Geoff Smith, born in San Francisco in 1941, the same year the United States entered World War II, grew up in California and earned his degrees at UC Santa Barbara and Berkeley. He completed a community college teaching credential along the way, and also tried his hand at law (Boalt), but (see the film "The Paper Chase") he lasted a mere term before moving to graduate school in history. He taught at a splendid liberal arts college in St. Paul MN from 1967-69, Macalester College, where students stoked his inner radical and also introduced him to the joy of proscribed substances. He took part in his first big protest march (save the week spent holding a placard dunning the Berkeley administration during the Free Speech Movement) in St. Paul in 1968, the day after Martin Luther King's assassination.
A year later, it was off to what Abbie Hoffman once called "a hotbed of social rest," Queen's University in Kingston. Geoff planned to stay three or four years, and then return to the big time. Forty-four years later, the big-time was, and remained, Queen's. His first student at Queen's actually saluted him when he walked into class -- quite a difference from the freethinking and quarrelsome Minnesota group. Yes, there was a "Free Socialist Movement" at Queen's, and several from this small Marxist retinue ended up in Smith's 2nd year seminar on Inter-American Relations and tried to commandeer it. He gave the group forty minutes to convince fellow students of the superiority of their reading list over his, and this they failed to do.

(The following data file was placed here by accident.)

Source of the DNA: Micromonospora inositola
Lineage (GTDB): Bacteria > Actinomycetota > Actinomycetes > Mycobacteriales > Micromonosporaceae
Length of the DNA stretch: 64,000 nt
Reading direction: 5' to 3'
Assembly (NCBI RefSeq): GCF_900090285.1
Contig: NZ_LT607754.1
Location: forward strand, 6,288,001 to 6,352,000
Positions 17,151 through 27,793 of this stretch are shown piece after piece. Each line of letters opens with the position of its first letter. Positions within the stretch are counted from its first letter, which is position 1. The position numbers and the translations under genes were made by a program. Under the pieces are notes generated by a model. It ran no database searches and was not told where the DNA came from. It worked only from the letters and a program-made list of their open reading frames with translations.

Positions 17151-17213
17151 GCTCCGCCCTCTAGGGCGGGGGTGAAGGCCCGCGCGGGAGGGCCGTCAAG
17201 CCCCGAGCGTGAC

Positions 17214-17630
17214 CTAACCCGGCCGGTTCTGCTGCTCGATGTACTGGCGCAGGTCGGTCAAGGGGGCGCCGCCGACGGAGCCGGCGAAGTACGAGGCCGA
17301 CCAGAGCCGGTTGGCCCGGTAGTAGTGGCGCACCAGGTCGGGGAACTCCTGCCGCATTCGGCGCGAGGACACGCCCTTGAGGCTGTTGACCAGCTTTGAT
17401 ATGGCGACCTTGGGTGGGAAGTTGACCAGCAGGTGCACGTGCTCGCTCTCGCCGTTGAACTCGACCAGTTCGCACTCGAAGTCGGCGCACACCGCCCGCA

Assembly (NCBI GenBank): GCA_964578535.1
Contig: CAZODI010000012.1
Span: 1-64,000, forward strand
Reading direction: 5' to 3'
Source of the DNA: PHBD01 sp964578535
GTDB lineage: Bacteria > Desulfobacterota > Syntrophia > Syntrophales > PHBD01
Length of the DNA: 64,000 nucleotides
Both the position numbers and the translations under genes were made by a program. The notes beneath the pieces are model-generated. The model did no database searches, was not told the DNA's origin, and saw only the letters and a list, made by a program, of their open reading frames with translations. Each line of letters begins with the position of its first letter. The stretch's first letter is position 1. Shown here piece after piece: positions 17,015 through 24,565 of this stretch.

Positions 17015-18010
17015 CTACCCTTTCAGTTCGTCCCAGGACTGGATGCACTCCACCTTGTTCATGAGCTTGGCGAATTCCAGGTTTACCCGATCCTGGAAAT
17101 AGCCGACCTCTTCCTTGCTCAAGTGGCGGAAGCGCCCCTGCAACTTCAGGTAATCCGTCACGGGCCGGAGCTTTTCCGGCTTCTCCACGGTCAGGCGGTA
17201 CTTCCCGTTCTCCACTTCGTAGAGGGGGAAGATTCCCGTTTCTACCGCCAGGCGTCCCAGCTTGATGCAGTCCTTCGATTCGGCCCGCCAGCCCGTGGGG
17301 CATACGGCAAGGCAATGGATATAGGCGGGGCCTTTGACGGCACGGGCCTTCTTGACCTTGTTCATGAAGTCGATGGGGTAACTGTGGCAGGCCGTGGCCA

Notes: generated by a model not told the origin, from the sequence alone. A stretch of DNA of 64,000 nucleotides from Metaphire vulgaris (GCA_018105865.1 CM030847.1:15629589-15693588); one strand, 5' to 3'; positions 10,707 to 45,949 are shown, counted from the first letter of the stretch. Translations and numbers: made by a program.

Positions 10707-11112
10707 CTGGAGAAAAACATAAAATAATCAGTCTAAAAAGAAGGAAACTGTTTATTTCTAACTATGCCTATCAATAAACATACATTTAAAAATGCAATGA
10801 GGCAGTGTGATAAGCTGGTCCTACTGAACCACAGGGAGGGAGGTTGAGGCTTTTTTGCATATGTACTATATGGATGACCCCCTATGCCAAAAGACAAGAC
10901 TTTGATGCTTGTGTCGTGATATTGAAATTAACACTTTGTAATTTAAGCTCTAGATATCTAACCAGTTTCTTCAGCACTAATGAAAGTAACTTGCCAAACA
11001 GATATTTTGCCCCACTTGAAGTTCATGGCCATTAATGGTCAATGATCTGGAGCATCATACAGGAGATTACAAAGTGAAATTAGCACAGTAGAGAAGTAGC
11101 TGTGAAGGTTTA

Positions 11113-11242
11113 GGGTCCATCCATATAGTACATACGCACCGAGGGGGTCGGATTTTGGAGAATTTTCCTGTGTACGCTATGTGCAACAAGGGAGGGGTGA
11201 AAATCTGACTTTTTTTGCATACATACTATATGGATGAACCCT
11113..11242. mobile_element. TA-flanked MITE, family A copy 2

Smith soon discovered that Queen's students were an intelligent lot, most in need of prodding in order to achieve their potential. Teaching consisted of getting into the minds of as many individuals as possible, pushing the left to the right, the right to the left, and the centre both ways, hard. He achieved tenure after one year -- that's the way it worked back then. Queen's was an Anglophile's dream in 1970, older white men (who liked to take tea at four) ran the place, and there were precious few people of the female persuasion or of colour on staff. To gain tenure, one's students and colleagues were polled, and police logs duly checked. It was a quick fix to keep faculty on board in the final year or so of a spectacular buyers' market.
Smith enjoyed Queen's and found ways to keep his sanity in such a sanitary environment. Lunch-bucket and city league basketball, coaching the Gaels, leading cheers (again and again and again -- kind of a hoops Groundhog Day), writing for publication (disciplinary and popular), and watching his three children grow to maturity. The eldest, who does media relations for UC Berkeley Alumni Association, will be fifty this year; the second, director of the John Wooden Athletic Fund at UCLA, will be 48; the third, who works out of Oakland CA for Puma, will be 45. Smith is married to Roberta Hamilton, who taught sociology at Queen's for twenty-five years and who brings her own three children to the mix.